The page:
John McVeigh: Well, here in Moree today, we're having another one of the drought forums where we'll be meeting with locals a little later on this morning, making sure they're aware of what assistance is available but continuing to seek input on what might be considered down the track. The important thing, in terms of drought, is no one knows when it will finish, therefore, consideration of support and support itself is ongoing. The Deputy Prime Minister Michael McCormack has said in recent days that the federal government is looking at more and will do more, that's certainly the case. But you've got to be able to research with locals what's needed and what we can update.
I think your point about supporting local communities, around our farmers right across the country, is really important. So it's not just affecting farmers, it's affecting local communities whether it's Moree or Emerald or Trangie, other locations that I've been visiting intensively in recent weeks. So, the Deputy Prime Minister, the Prime Minister, have said we will be doing more and that's in response to the rolling impacts of this drought but no one knows when it will rain. The Federal Government is there to back up farmers until it does.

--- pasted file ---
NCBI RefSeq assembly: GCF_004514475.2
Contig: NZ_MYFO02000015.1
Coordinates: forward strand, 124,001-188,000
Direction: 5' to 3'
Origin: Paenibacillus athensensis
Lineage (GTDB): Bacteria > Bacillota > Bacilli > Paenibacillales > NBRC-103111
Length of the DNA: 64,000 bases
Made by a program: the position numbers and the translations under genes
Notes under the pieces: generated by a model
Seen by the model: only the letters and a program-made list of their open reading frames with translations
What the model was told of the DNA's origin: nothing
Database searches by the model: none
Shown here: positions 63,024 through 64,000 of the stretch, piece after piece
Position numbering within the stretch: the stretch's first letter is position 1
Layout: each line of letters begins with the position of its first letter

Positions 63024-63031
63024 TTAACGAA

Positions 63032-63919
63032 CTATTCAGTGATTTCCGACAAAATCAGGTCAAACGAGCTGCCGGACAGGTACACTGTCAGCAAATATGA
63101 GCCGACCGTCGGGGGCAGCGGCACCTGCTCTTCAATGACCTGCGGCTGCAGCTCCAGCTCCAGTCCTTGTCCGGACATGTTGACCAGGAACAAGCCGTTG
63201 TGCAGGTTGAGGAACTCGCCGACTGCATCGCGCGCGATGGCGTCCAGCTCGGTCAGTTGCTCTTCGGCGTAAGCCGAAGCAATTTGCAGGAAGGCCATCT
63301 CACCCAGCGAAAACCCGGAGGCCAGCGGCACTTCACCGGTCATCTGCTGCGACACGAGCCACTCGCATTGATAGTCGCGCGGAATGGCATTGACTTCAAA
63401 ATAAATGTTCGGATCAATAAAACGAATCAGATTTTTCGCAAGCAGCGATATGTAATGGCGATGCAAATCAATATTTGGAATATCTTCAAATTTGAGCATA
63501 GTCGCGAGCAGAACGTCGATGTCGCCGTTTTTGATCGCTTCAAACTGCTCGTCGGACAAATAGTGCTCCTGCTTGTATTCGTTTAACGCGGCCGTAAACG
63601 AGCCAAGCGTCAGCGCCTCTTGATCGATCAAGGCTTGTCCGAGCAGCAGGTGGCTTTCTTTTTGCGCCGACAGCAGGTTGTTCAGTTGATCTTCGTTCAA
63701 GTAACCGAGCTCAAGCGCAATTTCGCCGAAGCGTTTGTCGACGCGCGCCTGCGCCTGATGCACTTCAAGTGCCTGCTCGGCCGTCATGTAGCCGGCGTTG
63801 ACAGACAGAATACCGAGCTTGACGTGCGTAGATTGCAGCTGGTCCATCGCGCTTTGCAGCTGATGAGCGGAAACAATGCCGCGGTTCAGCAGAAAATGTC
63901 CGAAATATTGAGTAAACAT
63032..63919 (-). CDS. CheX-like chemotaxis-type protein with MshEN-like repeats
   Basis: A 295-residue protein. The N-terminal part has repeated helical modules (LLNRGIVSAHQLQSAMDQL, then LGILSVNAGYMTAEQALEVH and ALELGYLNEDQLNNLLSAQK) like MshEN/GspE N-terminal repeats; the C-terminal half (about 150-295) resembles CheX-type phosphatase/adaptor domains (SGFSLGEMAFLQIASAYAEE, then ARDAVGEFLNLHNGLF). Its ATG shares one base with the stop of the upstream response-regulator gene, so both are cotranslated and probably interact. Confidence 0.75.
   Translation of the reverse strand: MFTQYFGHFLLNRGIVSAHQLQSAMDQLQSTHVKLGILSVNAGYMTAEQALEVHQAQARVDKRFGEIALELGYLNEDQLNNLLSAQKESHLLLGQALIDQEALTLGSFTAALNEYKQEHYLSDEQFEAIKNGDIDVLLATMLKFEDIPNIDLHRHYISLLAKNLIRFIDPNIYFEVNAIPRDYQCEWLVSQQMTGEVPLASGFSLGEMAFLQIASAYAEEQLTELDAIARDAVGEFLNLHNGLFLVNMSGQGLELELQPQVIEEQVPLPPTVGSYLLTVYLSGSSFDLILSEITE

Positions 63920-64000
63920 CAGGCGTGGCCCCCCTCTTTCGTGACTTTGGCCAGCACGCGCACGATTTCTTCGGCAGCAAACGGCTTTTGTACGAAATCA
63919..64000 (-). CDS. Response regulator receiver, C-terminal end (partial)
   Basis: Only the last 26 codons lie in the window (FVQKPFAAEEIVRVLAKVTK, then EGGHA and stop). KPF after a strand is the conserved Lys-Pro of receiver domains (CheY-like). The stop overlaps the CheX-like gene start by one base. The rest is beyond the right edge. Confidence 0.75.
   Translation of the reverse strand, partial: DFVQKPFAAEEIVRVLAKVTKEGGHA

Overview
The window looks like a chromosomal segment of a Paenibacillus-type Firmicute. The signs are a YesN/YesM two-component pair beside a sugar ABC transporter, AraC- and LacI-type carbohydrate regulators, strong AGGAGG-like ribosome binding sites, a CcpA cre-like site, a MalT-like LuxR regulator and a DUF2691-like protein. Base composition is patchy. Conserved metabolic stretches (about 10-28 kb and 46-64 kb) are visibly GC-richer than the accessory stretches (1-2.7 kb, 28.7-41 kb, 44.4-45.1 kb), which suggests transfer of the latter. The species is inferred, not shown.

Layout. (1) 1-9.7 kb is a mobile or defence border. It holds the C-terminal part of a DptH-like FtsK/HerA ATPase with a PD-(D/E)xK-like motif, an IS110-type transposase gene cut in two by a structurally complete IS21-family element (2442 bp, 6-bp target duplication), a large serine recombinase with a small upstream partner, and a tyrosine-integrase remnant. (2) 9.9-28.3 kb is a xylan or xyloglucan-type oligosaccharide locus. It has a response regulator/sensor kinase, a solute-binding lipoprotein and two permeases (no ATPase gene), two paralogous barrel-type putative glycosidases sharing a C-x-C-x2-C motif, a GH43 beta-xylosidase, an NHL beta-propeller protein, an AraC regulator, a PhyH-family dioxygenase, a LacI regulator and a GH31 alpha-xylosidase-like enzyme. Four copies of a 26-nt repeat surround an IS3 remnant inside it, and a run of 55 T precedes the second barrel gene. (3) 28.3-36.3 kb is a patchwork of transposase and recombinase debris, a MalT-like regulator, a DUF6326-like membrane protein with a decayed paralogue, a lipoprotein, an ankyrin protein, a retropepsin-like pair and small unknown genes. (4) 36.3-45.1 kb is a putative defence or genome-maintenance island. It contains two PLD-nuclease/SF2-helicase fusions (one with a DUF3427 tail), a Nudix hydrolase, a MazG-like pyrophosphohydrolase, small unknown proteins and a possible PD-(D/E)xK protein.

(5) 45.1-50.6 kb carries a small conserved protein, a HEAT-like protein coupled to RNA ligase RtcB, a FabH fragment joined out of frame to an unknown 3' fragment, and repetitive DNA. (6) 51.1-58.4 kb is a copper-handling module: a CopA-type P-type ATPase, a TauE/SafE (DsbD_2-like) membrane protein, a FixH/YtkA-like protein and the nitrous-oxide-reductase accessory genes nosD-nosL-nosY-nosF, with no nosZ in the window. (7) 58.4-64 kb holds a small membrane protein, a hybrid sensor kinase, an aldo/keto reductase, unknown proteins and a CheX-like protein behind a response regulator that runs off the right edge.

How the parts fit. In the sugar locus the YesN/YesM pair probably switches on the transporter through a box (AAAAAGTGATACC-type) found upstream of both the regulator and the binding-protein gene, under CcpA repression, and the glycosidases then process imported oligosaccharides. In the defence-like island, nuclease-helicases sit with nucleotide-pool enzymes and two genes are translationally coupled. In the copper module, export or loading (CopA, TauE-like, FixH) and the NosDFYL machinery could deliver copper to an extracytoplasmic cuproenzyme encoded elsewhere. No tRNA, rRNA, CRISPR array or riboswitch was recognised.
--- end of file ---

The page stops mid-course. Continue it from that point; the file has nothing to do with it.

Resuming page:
Kelly Fuller: Alright, Minister, we appreciate your time; I know you're pretty busy. So, thank you for taking a couple of minutes for us this morning. Thank you very much.
John McVeigh: No problems, Kelly. All the best.
Kelly Fuller: Thank you. That's John McVeigh there, the Minister for Regional Development, Territories, and Local Government visiting Moree.